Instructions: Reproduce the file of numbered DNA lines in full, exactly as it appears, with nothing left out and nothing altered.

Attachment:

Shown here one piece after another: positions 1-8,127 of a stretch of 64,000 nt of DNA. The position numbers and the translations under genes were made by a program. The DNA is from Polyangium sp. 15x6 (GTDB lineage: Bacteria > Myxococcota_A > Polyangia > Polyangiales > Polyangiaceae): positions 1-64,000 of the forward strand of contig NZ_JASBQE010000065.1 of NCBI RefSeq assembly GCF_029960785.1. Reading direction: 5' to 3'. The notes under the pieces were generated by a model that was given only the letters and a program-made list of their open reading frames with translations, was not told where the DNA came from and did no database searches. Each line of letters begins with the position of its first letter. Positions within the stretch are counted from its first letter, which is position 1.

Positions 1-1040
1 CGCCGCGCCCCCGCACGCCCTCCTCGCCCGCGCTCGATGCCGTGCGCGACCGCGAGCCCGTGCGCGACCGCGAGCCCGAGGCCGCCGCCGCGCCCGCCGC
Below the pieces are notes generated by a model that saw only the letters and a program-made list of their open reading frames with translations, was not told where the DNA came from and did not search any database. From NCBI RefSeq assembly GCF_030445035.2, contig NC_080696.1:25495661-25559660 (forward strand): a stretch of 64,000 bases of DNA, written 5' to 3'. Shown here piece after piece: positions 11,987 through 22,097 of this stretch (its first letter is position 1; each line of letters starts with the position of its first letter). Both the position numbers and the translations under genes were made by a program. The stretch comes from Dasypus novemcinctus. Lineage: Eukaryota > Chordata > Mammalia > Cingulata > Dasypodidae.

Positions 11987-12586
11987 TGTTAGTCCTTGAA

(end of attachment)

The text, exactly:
Shown here one piece after another: positions 1-8,127 of a stretch of 64,000 nt of DNA. The position numbers and the translations under genes were made by a program. The DNA is from Polyangium sp. 15x6 (GTDB lineage: Bacteria > Myxococcota_A > Polyangia > Polyangiales > Polyangiaceae): positions 1-64,000 of the forward strand of contig NZ_JASBQE010000065.1 of NCBI RefSeq assembly GCF_029960785.1. Reading direction: 5' to 3'. The notes under the pieces were generated by a model that was given only the letters and a program-made list of their open reading frames with translations, was not told where the DNA came from and did no database searches. Each line of letters begins with the position of its first letter. Positions within the stretch are counted from its first letter, which is position 1.

Positions 1-1040
1 CGCCGCGCCCCCGCACGCCCTCCTCGCCCGCGCTCGATGCCGTGCGCGACCGCGAGCCCGTGCGCGACCGCGAGCCCGAGGCCGCCGCCGCGCCCGCCGC
Below the pieces are notes generated by a model that saw only the letters and a program-made list of their open reading frames with translations, was not told where the DNA came from and did not search any database. From NCBI RefSeq assembly GCF_030445035.2, contig NC_080696.1:25495661-25559660 (forward strand): a stretch of 64,000 bases of DNA, written 5' to 3'. Shown here piece after piece: positions 11,987 through 22,097 of this stretch (its first letter is position 1; each line of letters starts with the position of its first letter). Both the position numbers and the translations under genes were made by a program. The stretch comes from Dasypus novemcinctus. Lineage: Eukaryota > Chordata > Mammalia > Cingulata > Dasypodidae.

Positions 11987-12586
11987 TGTTAGTCCTTGAA